Today, her furniture and decorative objects are beginning to bring high prices, as the design world turns its focus from midcentury French to Italian. Suzanne Demisch, a New York dealer in 20th-century furniture who has sold a number of Crespi’s pieces, considers her work ”much more innovative than what other Italians were doing at the time.” It is also more difficult to find, according to Liz O’Brien, another New York dealer, because ”people still treasure it.” O’Brien recently sold an elliptical brass coffee table for $15,000.
The Tavolo 2000 table features retractable leaves and was envisioned by Crespi as furniture of the future. Originally designed as rectangular forms made of stainless steel, the tables were eventually reworked as ovals made of brass, a material the Italians were crazy for in the 60′s. Similarly, a square end table called the Magic Cube later evolved into a brass cylinder. In a taller form, it opened into a bar.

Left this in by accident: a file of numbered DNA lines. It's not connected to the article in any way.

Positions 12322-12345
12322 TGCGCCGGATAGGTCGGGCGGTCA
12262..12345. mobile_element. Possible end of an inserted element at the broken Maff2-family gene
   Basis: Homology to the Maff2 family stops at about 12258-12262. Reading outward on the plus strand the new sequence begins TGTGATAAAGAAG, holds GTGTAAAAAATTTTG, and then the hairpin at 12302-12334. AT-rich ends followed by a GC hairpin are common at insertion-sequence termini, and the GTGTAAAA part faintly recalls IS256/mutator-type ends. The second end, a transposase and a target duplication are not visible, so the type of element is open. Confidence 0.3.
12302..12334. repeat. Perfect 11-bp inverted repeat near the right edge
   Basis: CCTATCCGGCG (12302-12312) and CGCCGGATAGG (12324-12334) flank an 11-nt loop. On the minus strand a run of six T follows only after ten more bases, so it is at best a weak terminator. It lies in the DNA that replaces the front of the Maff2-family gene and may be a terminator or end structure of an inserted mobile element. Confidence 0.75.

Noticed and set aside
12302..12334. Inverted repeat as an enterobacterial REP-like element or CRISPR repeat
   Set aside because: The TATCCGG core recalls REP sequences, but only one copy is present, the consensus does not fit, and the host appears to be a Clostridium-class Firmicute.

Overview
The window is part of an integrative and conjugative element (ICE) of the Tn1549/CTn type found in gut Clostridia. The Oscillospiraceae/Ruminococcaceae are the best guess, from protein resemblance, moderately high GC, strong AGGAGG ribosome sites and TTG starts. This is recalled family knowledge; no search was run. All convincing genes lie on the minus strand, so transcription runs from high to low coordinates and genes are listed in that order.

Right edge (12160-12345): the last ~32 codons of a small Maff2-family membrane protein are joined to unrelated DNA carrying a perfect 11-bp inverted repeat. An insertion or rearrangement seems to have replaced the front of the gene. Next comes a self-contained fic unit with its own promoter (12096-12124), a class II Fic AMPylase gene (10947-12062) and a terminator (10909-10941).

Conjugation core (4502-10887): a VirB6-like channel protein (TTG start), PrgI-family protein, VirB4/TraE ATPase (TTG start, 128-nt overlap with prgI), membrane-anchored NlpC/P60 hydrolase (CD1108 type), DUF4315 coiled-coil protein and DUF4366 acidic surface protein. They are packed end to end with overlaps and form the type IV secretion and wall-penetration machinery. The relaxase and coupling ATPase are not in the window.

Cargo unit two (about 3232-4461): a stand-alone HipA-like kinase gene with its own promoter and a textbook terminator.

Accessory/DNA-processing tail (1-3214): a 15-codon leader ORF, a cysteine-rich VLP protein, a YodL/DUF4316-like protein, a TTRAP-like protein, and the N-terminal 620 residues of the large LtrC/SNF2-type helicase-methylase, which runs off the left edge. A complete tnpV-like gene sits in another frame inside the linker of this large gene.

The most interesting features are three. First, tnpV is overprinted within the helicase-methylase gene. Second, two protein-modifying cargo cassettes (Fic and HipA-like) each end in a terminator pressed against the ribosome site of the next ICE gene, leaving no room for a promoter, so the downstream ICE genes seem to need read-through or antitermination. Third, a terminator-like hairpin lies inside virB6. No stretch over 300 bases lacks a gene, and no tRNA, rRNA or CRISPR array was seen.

While the furniture looks like sculpture, it moves with the precision of a fine watch, and her mechanisms are patented. This is due, no doubt, to her architectural studies at the Politecnico Institute in Milan. ”I was in love with Le Corbusier and Frank Lloyd Wright when I was young,” she said. But it was also familial. Born in Milan in 1922, she was raised in Tuscany near Florence, where she first developed her love of nature. Her father was a mechanical engineer, and her mother taught her ”to be generous with others,” a trait that has been most apparent in her spiritual wanderings. By 1945, she was already on a spiritual path, having spent many months at the end of the war in isolation in the Hebrides, off the coast of Scotland. ”The desire for silence and infinity had already been born inside me,” she said. She met her husband, Giuseppe Maria Crespi, at a tennis club in Milan. After their marriage in 1948, she lived with his family, one of the richest in Italy.
July 23, 2012
Happy Monday! For those of you that know me, no, this is not a guy I just met! Actually he WAS one of thee most important furniture makers in American Cabinetmaking.
How I came to write about him-I just bought a set of 6 of his “harp back chairs” which of course for my client’s purpose,
I am lacquering white, but they are a beautiful style and it is taking a more French approach to a Hollywood Regency idea.